[cifs-protocol] [EXTERNAL] [MS-DTYP] meaning of sign and base and range in conditional ACE integers - TrackingID#2212220040005997
Kristian.Smith at microsoft.com
Thu Dec 22 17:19:34 UTC 2022
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kristian.smith at microsoft.com<mailto:kristian.smith at microsoft.com>
From: Douglas Bagnall <douglas.bagnall at catalyst.net.nz>
Sent: Wednesday, December 21, 2022 6:16 PM
To: cifs-protocol at lists.samba.org <cifs-protocol at lists.samba.org>; Interoperability Documentation Help <dochelp at microsoft.com>
Subject: [EXTERNAL] [MS-DTYP] meaning of sign and base and range in conditional ACE integers
In MS-DTYP 18.104.22.168.5 literal integers are encoded as a 64 bit number,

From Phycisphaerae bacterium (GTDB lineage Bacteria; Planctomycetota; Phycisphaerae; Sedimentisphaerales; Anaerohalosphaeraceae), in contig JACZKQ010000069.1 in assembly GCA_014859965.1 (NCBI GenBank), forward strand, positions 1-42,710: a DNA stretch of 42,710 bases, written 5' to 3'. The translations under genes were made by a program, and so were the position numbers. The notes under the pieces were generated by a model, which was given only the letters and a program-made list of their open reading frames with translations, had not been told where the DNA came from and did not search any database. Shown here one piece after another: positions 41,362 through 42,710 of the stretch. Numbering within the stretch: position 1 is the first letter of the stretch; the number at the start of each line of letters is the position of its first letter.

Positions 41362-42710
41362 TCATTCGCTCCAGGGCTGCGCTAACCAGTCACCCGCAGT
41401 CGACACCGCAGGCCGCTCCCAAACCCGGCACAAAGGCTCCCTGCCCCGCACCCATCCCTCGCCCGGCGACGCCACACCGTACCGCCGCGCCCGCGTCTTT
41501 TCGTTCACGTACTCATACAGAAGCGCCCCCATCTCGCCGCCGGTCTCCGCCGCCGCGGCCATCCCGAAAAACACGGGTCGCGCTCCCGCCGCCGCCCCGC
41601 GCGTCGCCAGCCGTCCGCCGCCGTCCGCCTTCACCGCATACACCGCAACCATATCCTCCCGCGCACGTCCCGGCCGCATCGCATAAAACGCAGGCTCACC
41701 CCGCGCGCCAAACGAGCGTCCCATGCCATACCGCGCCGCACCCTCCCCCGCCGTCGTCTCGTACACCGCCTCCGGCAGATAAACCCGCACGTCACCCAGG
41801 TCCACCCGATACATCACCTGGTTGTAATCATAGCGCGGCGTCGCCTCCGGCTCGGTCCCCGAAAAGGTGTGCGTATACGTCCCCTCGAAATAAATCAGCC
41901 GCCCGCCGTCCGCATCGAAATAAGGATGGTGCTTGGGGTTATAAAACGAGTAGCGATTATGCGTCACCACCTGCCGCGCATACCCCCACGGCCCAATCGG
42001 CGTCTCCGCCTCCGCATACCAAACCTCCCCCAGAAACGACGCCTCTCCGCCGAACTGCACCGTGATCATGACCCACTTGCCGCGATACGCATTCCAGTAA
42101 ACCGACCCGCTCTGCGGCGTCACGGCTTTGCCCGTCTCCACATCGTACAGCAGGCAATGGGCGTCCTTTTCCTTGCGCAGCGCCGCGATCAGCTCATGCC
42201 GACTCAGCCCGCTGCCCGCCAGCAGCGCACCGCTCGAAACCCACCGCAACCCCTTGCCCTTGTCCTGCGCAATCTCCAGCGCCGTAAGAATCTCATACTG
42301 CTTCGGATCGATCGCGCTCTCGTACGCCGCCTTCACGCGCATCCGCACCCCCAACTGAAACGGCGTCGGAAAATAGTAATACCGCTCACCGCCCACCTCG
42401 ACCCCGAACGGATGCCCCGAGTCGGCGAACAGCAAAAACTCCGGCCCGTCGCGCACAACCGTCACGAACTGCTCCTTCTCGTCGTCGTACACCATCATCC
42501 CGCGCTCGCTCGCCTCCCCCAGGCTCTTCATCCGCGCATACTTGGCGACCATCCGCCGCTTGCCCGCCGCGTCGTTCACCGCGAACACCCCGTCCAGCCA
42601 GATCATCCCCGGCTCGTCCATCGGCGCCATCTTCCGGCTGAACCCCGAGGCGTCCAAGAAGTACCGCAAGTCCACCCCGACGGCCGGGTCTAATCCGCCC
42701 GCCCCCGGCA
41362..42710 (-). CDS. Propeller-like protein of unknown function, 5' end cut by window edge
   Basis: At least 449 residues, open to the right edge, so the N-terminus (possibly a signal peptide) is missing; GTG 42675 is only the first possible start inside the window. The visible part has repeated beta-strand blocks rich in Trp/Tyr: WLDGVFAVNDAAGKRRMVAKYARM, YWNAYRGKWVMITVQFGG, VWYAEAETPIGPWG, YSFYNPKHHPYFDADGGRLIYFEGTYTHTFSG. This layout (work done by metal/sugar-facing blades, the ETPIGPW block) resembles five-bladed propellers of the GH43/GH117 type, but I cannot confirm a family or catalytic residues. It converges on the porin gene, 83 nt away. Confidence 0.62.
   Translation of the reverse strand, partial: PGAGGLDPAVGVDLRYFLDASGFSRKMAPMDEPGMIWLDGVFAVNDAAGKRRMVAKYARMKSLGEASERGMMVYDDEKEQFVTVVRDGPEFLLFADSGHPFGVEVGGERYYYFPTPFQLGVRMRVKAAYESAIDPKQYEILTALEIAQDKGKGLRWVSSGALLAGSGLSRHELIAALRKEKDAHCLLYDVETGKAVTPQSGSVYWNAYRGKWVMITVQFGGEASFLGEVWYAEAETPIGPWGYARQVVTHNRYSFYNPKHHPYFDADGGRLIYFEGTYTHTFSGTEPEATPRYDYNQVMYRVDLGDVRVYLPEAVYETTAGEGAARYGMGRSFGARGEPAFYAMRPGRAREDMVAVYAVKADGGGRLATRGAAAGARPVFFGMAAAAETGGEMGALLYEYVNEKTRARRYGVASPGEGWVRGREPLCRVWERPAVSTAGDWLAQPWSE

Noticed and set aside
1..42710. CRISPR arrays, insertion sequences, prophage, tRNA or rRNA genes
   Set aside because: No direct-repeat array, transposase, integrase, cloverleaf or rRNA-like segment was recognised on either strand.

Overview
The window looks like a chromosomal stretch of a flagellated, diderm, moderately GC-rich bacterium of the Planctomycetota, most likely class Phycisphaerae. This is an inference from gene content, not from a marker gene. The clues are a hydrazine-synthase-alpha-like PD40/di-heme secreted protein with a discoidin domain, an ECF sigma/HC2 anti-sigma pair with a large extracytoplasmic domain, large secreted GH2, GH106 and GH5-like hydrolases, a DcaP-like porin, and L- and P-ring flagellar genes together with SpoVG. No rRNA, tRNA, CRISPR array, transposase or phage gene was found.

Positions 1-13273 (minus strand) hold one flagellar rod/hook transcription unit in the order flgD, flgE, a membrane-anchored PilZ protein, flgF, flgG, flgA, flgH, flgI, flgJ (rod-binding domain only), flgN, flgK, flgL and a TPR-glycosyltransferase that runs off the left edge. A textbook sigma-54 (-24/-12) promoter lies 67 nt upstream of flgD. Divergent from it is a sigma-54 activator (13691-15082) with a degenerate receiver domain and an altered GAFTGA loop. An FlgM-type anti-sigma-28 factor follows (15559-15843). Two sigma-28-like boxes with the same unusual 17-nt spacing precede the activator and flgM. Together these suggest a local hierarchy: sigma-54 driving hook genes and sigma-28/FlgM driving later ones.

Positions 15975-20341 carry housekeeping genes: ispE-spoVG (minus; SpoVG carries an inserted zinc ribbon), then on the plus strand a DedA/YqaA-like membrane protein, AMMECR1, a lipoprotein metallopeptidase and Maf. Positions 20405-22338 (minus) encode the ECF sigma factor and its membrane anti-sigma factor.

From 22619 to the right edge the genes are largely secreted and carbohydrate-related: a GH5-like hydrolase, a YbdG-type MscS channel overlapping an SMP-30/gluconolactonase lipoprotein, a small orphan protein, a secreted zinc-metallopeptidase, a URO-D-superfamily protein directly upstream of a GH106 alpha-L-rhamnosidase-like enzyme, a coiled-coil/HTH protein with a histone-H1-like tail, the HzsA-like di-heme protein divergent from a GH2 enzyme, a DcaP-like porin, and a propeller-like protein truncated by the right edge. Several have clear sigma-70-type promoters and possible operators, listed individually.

followed by a byte for sign and a byte for base. The range of the
integer is indicated by the token bytecode.
I don't understand how the sign and base are used.
In the example at the bottom of section 22.214.171.124.5 a negative number is
encoded with sign 'None' and base 10. What would be different in
practice if it were encoded with a different base or sign? Would it
As far as I can tell, the only use of integer literal tokens is in
binary relational operators. The documentation for these operators
(126.96.36.199.6) says things like
> MUST evaluate to TRUE if the argument on the RHS evaluates to the exact value
> (single or set value) of the argument on the LHS; otherwise, FALSE.
but it doesn't define how the evaluation works with the sign, base, and
In conventional mathematics octal 03 == decimal 3 == hex 0x03. Does this
hold for conditional ACE literals?
Also, in many systems, the 16 bit value '123' would equal the 32 bit
values '123'. Does this hold in conditional ACEs?
And the sign byte -- what is that for? Does -1 with a negative sign not
equal -1 with a 'none' sign? and can -1 have a positive sign?
Is the base just used for determining how the number is rendered when
converted into SDDL?
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